In a recent survey of FCW readers, respondents’ top priorities were modernizing cybersecurity (71%), improving data capture and analysis (66%), managing a mix of on-site and remote employees (65%), improving customer experience (63%) and expanding cloud (61%). Successfully combining those priorities requires identifying and then integrating best-of-breed solutions. 72% of respondents said their agencies rely on SIs for complex IT projects. Those large, established contractors often have decades of experience building government IT systems, and they understand how agencies work. They also understand the value of modernizing those systems to take advantage of the latest technology and keep pace with mission goals. Learn how SIs play a key role as a conduit for innovations developed by private companies, and how they are evolving to meet the government’s need for digital transformation, in Carahsoft’s Innovation in Government® report.
“There are three key challenges that are driving demands for digital transformation. First, a tremendous explosion of data has made it extremely difficult for government agencies and mission owners to make sense of all the information that is being generated across their IT environments. Second, cyber-threats and hacking campaigns are becoming more frequent and significantly more sophisticated. In addition to the well-publicized Colonial Pipeline and SolarWinds-based attacks in 2021, the FBI reported a 300% increase in cybercrimes and security breaches since the start of the pandemic, and officials expect those efforts to continue. Third, agencies are running hybrid IT environments that include on-premises legacy infrastructure, cloud-based technology, and any number of fog and edge computing devices such as mobile phones, laptops, 5G-enabled devices and smart sensors. That means agency systems are becoming more complex and harder to manage.”
Read more insights from Leidos’ Vice President and Director of the Digital Modernization Accelerator, Derrick Pledger.
“Although it has recently been getting a lot of attention, zero trust is actually the evolution of a security philosophy that has been building for years. It starts by giving users the least amount of privileges to perform their jobs and operating under the assumption that systems have already been breached. Zero trust focuses on the connection between users and the data, applications, networks and systems they want to access. In zero trust architectures, new administrative tools continually evaluate whether allowing an individual user to have a certain level of access privileges is the right thing to do. The approach gives agencies much more flexibility as they modernize because they can make decisions at a granular level that enable them to secure data and entire IT ecosystems. President Joe Biden’s executive order on cybersecurity mandates the use of zero trust, which puts a lot of weight behind a consistent and coordinated adoption of the approach.”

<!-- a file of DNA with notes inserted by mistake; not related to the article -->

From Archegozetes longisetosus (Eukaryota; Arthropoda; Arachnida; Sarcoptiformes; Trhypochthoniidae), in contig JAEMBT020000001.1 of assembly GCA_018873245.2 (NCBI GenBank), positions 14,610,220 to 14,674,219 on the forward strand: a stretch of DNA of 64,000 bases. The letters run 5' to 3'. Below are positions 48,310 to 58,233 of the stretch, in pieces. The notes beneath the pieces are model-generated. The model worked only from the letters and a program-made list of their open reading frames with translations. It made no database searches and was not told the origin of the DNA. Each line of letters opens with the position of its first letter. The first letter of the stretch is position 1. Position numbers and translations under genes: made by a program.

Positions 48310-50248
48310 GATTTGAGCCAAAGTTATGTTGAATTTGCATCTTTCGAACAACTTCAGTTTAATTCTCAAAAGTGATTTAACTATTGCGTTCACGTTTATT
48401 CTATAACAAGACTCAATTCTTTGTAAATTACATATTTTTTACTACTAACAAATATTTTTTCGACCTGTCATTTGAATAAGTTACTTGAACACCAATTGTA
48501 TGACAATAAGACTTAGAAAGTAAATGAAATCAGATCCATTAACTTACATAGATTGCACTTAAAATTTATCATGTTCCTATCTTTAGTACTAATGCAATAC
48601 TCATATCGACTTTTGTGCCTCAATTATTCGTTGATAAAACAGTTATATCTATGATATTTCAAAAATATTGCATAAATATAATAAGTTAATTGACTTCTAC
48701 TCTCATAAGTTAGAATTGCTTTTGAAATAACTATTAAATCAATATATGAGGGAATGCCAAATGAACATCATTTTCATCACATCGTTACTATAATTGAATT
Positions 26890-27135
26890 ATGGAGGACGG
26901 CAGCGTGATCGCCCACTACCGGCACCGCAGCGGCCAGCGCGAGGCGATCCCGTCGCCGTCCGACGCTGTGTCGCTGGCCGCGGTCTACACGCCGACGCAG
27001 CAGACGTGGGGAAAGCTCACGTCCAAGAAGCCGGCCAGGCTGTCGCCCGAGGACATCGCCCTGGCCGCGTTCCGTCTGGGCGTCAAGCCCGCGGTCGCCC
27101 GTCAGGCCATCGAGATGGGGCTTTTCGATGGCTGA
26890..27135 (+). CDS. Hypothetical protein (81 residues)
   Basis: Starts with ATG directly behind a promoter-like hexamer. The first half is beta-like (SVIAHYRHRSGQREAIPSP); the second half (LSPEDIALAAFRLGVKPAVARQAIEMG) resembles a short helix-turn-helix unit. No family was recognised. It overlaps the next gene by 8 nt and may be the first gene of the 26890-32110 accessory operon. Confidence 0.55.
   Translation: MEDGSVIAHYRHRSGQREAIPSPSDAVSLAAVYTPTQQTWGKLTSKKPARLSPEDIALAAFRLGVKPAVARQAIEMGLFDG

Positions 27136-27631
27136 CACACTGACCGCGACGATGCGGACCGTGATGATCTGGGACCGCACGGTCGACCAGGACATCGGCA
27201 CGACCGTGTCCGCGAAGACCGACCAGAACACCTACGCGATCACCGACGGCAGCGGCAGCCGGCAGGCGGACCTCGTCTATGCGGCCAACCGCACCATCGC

Read more insights from Leidos’ Vice President and Director of the Cyber Accelerator, Meghan Good.
“True modernization requires a fundamental shift in how the government constructs its core systems, from IT to weapons to command and control. Agencies must switch from old-school, bespoke, closed architectures to the more agile, open, nonproprietary frameworks that enable rapid, iterative improvements. Open architectures also enable agencies to prioritize interoperability and data sharing between systems in an approach known as multi-domain operations. By design, multi-domain operations must involve a broad range of partners to achieve the desired mission outcomes, particularly as threats continue to rapidly evolve. Making such a shift allows military and civilian agencies to far more rapidly add new capabilities to individual systems. The approach also enhances agencies’ ability to partner with industry to harness the power of cross-domain, cross-agency and even cross-company digital synergies.”
Read more insights from Leidos’ Vice President of Multi-Domain Operations Solutions, Chad Haferbier.
“Agile development and delivery, while paramount, cannot come at the expense of security. At Leidos, we believe security isn’t a checkbox exercise after software is built. The only way to overachieve on security is to make it first and central to everything we do. That’s why we say SecDevOps instead of DevSecOps. That approach gives us the ability to rapidly and reliably deploy software, operate it and understand how it’s working so that we can enhance and update it in a secure way. In other words, we’re not just pushing out new software. We are refactoring and maintaining software, proactively adjusting our security posture because adversaries never stop trying to get in. They’re constantly evolving, and our software has to evolve and outpace those threats.”
Read more insights from Leidos’ Vice President and Director of the Software Accelerator, Paul Burnette.
“Many agencies have already embraced cloud technology and now work with multiple providers to access software as a service, platform as a service and infrastructure as a service while also managing multiple on-premises data centers. Unfortunately, agencies typically do not have centralized visibility into all those resources, which makes it extremely challenging to manage existing applications and infrastructure, let alone develop new applications. The situation becomes even more complex when agencies start adding policy enforcement, security services, compliance management and container orchestration.”
Read more insights from ManTech’s Senior Vice President and CTO, Srini Iyer.
Download the full Innovation in Government® report for more insights from these digital transformation and emerging technology thought leaders and additional industry research from FCW.